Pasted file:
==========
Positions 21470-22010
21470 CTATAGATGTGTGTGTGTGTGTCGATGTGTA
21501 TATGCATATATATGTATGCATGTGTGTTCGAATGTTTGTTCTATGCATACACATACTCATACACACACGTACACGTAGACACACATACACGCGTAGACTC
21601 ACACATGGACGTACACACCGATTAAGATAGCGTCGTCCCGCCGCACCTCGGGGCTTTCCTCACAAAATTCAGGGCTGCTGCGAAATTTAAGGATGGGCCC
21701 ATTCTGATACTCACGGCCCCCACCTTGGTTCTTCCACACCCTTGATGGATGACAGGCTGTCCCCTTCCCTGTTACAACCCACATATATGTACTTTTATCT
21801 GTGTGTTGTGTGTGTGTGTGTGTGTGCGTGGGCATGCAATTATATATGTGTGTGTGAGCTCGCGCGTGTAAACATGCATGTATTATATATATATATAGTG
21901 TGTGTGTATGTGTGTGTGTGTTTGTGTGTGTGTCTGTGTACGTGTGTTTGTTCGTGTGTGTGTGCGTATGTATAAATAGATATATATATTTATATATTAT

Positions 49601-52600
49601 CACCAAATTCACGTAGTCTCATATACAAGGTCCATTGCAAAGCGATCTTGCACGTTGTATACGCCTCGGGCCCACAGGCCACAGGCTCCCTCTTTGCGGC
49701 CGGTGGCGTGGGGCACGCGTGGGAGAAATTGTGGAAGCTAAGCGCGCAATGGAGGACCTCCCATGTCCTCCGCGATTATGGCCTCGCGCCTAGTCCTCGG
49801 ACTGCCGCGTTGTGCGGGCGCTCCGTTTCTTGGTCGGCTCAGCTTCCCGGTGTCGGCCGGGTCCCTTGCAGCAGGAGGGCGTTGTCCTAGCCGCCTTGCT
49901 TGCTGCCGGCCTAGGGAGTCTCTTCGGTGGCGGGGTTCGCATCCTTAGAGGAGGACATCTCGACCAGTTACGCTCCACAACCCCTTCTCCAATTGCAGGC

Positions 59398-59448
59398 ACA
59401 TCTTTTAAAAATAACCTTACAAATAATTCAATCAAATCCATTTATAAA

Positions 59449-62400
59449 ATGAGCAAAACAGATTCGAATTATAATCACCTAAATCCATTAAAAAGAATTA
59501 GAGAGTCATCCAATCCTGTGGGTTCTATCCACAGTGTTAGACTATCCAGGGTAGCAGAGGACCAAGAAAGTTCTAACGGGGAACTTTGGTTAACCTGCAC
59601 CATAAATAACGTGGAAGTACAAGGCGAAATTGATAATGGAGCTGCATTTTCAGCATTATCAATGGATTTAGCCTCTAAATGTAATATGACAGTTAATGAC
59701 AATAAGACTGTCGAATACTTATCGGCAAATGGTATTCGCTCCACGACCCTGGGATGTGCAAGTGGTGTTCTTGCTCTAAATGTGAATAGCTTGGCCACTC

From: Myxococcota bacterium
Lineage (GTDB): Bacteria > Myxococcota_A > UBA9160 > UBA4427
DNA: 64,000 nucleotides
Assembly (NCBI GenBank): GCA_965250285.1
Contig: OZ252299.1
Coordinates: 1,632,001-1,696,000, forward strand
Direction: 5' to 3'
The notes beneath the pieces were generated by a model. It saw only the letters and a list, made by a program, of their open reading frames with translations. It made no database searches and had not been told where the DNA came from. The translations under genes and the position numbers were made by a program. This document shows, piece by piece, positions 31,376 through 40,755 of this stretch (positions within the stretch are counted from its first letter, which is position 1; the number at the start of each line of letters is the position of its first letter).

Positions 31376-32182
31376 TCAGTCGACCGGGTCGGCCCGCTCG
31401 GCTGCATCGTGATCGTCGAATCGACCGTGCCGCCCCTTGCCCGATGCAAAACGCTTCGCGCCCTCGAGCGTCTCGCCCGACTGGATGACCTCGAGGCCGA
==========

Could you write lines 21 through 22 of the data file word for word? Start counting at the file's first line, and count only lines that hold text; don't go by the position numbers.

From: Myxococcota bacterium
Lineage (GTDB): Bacteria > Myxococcota_A > UBA9160 > UBA4427